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- 46th and current president of the United States
The year began with a promise.
"America is back," proclaimed Joe Biden, taking its rightful place at the vanguard of the free world, making up for the sins of his predecessor.
The Trump presidency had ended with a desecration. Americans had turned on their holy of holies, the high temple of their democracy on Capitol Hill, encouraged by their own president and his grand fiction that the election had been stolen, fomented on social media.
The shining city on a hill invoked by Ronald Reagan was exposed as divided against itself, emboldening its enemies, causing doubt in the minds of friends and allies.
It was Joe Biden's job to dispel those doubts. In his inauguration speech he promised to "repair alliances, and engage with the world".
"We'll lead not merely by the example of our power but the power of our example," he said.
If America is back, its enemies seem unconvinced. Vladimir Putin is so sceptical he has parked heavy armour and 175,000 troops on the borders of Ukraine or thereabouts.
Iran is making wild demands, threatening the revival of an agreement meant to stop it building the bomb, and China's president Xi Jinping is talking as if invading and taking over Taiwan is only a matter of time.
The nadir of Joe Biden's year came in August in Afghanistan. America is not so much back as turning its back, said one British official anonymously during the debacle.
The rushed, chaotic withdrawal and the precipitate fall of Kabul to the Taliban, undermined allies' confidence in the US.
Enemies looked on with glee. The impression that the world's best equipped military was being sent packing by a rag-tag guerrilla army has heartened jihadists worldwide.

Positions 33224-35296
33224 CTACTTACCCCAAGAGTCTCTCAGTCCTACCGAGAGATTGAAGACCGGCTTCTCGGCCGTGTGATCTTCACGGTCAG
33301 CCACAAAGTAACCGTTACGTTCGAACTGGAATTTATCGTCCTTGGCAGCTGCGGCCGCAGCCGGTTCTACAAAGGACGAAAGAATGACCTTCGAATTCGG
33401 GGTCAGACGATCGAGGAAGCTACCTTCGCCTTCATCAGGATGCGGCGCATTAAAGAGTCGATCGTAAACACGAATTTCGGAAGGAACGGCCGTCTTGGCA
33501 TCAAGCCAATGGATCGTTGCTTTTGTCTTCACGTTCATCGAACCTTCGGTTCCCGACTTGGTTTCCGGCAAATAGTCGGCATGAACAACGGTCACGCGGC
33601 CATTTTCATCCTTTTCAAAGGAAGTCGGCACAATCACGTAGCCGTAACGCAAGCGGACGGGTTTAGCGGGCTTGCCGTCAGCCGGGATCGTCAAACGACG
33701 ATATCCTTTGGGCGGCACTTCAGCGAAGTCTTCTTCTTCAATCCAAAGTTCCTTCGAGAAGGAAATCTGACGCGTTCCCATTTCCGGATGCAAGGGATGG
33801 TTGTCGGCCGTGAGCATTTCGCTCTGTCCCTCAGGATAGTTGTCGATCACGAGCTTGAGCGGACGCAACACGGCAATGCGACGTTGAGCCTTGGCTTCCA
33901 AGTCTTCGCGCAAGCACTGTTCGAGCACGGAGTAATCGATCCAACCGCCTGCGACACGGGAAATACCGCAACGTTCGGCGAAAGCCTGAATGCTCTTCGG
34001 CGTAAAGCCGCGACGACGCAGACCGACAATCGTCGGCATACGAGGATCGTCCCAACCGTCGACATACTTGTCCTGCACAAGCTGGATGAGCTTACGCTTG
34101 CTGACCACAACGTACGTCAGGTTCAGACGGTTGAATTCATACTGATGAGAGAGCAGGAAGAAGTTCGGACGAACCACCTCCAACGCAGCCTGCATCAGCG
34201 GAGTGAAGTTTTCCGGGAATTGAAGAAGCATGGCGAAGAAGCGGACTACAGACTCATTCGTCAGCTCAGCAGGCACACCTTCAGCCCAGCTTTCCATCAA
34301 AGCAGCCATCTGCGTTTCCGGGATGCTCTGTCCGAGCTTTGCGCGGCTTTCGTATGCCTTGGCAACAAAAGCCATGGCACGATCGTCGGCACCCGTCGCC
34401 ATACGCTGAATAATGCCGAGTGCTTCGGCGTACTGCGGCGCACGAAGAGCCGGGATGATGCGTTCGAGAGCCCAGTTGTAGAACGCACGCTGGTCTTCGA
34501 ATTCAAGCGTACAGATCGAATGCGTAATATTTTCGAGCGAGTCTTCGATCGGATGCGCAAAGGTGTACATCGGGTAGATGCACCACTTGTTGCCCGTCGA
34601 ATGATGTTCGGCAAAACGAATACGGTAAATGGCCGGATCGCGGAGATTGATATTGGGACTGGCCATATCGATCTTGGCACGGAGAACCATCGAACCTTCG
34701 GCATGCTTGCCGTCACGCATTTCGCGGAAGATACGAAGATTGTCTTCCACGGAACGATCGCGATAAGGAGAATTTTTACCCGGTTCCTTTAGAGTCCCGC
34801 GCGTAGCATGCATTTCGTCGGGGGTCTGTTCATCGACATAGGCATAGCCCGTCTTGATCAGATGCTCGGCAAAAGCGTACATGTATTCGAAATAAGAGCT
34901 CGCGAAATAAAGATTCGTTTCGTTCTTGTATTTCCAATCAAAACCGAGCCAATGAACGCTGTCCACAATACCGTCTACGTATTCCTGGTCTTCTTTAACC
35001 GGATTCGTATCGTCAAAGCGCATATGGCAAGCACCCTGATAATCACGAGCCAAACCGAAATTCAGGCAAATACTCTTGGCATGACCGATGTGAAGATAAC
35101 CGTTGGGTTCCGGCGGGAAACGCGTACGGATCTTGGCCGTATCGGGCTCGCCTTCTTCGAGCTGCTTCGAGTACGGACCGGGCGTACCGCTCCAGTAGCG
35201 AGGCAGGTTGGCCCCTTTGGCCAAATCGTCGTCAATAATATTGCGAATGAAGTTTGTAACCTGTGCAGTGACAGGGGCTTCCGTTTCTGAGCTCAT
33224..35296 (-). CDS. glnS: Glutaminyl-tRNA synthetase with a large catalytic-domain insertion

The implications could be most worrying for Taiwan. In October China's president Xi Jinping declared the "reunification" with Taiwan "must be fulfilled".
When communists took over mainland China, their nationalist enemies fled to Taiwan. If Xi Jinping can take it back, he will lay claim to greatness rivalling Mao's.
Deterrence to that threat relies on the prospect of America defending Taiwan along with Pacific allies.
The perception America lets down its allies, as in Afghanistan, does nothing to bolster their confidence over Taiwan, and makes China bolder.
Ironically Joe Biden justified his ill-fated, hasty retreat in Afghanistan with the need to focus on China. In truth, it was part of a steady retreat by America from the world that goes back to the last time Biden worked in the White House under Barack Obama.
There are some reasons to be cheerful about America and the world order that Donald Trump did so much to undermine.
International gatherings may have fallen short of their lofty aims of saving the planet from climate change and mankind from the pandemic.
But the allies are meeting face-to-face again and getting business done.
There have been none of the histrionics of the Trump era.
Recovering from the dislocation caused by the pandemic and the disruption of the Trump era was never going to be easy. The allies have found unity over Russia and Ukraine.
The recent G7 foreign ministers meeting in Liverpool was a paragon of swift efficient diplomacy in comparison to other summits.
But will that be enough to deter Russian military adventurism and rein in Xi Jinping's grandiose reunification project that threatens regional stability and the fragile global economic recovery?
And on balance will their lower level counterparts in Caracas, Tehran or Damascus have been given pause for thought by the events of the past year?
And that means America and its allies will have to try much harder to keep us safe and prosperous and the world order in good shape in the year to come.